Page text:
Today in Grateful Dead History: August 31, 1983 – Silva Hall, Eugene, OR

Dancing Skeletons

We’re still in 1983 and it’s the final night of the Grateful Dead’s three night stand in Eugene.  The first two nights lacked the compelling “wow” moments that make some Dead shows remarkable, but they were both fun, listenable experiences.  Unlike those shows, tonight’s performance does have one unique moment in the second set that caused me to sit up and take notice.

Since recording quality was a problem for the first two nights of this run, I spent a little more time than usual trying to find the best version of tonight’s show.  This particular recording has a little more low end than the others and the pitch seems to be more natural than the alternate versions, which sound a tad high.  That being said, the drums aren’t great and Bob Weir’s guitar is buried for songs at a time.  This show is plenty listenable, but it’s not an A+ example of an audience recording.

The first set has got a few of those early 80’s funky (funky for the Grateful Dead, not funky like P-Funk funky) tunes working their mojo, specifically Dupree’s Diamond Blues and West L.A. Fade Away.  Jerry’s voice is not in great shape tonight and there are some vocal flubs, but the ragged tone adds a welcome layer of grunge to the proceedings.    Cassidy, which is sometimes a fluid beast of a song, just meanders tonight, but the Dead close out the set with a fired up Don’t Ease Me In.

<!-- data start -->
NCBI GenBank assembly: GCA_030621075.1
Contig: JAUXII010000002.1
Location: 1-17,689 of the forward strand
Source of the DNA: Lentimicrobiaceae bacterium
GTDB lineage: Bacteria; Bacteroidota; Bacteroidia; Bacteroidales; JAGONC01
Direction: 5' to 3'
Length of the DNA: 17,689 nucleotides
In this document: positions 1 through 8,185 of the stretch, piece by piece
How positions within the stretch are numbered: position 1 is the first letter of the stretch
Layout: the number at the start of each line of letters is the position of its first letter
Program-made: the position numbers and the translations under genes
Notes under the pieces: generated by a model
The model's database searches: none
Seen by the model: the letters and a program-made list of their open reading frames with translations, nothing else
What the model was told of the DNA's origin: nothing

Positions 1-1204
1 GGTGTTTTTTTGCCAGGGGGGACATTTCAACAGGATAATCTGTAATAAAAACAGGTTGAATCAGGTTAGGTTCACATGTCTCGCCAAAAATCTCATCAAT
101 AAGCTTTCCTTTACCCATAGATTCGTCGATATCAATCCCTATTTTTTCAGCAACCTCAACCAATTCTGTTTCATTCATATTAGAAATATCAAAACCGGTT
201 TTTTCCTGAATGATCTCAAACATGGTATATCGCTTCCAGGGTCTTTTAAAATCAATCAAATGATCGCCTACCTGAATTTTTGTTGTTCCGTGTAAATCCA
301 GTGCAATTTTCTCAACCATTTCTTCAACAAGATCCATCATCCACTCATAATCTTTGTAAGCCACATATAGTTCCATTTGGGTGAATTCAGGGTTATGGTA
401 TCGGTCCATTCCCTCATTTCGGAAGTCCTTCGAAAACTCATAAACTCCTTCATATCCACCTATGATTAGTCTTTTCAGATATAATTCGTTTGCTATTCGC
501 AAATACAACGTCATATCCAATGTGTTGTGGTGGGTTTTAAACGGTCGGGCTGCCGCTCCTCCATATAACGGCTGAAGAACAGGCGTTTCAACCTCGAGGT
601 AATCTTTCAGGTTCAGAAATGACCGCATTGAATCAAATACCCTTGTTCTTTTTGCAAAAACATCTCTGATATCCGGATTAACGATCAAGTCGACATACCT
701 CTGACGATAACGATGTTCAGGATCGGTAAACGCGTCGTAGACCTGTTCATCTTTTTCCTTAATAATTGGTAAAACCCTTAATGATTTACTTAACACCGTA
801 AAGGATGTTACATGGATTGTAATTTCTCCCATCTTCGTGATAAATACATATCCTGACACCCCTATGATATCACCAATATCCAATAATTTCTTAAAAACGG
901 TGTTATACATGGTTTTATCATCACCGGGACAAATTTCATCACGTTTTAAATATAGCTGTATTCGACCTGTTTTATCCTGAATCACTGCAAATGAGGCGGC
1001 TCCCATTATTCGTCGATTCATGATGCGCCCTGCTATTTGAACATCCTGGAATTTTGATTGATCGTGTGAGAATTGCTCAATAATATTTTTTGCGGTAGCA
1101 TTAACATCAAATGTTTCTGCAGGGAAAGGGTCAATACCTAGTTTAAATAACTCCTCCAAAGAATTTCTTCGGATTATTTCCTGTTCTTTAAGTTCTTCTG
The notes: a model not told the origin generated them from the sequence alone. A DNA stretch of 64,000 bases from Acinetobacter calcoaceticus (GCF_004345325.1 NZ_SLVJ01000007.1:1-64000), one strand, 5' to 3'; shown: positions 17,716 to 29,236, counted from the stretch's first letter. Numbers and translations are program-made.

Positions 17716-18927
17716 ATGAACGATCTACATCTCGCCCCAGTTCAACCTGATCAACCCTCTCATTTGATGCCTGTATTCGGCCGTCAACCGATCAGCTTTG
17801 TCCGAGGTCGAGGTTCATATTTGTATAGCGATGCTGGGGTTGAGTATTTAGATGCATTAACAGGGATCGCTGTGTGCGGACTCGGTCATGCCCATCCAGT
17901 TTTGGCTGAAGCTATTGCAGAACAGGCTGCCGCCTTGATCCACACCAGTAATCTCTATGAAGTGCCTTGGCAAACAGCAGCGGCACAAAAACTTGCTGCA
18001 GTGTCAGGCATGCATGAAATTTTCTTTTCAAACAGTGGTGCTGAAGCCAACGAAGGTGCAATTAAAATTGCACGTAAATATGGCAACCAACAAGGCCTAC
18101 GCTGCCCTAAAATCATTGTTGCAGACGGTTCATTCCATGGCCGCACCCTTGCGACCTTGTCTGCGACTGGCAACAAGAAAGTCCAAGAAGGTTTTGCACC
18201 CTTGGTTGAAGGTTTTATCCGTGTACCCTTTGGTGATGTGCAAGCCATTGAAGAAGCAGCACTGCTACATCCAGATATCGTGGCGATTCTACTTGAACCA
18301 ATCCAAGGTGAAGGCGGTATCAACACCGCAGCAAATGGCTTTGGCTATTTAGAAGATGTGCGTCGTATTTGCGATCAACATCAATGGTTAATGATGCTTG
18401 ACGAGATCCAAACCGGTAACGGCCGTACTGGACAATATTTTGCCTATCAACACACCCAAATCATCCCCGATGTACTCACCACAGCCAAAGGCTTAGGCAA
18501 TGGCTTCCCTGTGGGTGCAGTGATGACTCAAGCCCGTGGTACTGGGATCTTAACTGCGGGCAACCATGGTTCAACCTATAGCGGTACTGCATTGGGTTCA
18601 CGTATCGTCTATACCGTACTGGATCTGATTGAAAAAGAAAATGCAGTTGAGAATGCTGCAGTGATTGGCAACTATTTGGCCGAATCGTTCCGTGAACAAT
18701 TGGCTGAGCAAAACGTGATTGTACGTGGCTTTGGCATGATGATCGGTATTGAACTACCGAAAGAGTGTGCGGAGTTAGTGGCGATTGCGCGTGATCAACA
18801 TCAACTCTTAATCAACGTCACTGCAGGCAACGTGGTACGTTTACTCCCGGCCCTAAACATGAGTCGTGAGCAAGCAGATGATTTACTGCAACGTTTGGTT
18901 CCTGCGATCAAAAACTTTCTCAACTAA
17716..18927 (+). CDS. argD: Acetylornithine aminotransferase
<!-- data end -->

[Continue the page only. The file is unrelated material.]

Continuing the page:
The second set begins with a rare Cold Rain and Snow opener.  Although the band used this song a few times as the second set opener, mostly in the earlier 80’s, they typically played it somewhere in the first set.  In fact, this is the only time they played Cold Rain and Snow in the second set in 1983.

The heart of this show lies with Playin’ in the Band>China Doll>Playin’ in the Band>Drums>Space>Truckin’>Stella Blue.  Yeah, there are two Jerry ballads in that sequence, and they are both cool, with beautiful segues into and out of China Doll and a gorgeous, peaceful (despite the fuzz) middle solo from Jerry.  The return to Playin’ is a surprise as well.  My favorite part comes during Space, when the boys launch into a very sparse, rhythmic jam that sounds a lot like the Allman Brothers’ version of You Don’t Love Me, deconstructed.  This transitions into Truckin’, which packs a wallop until the up-tempo Stella Blue.  UPDATE – On second listen, this Stella Blue is really, really good – the ending solo just soars.  This whole sequence was the magic moment of this entire three-night stand in Eugene.  From there, it’s the usual rockin’ shenanigans.

Well, we’ve gone from two 1983 shows on this site to five, so I think my work here is done.  Tomorrow will be another year.

Listen to the audience recording of this interesting show here:


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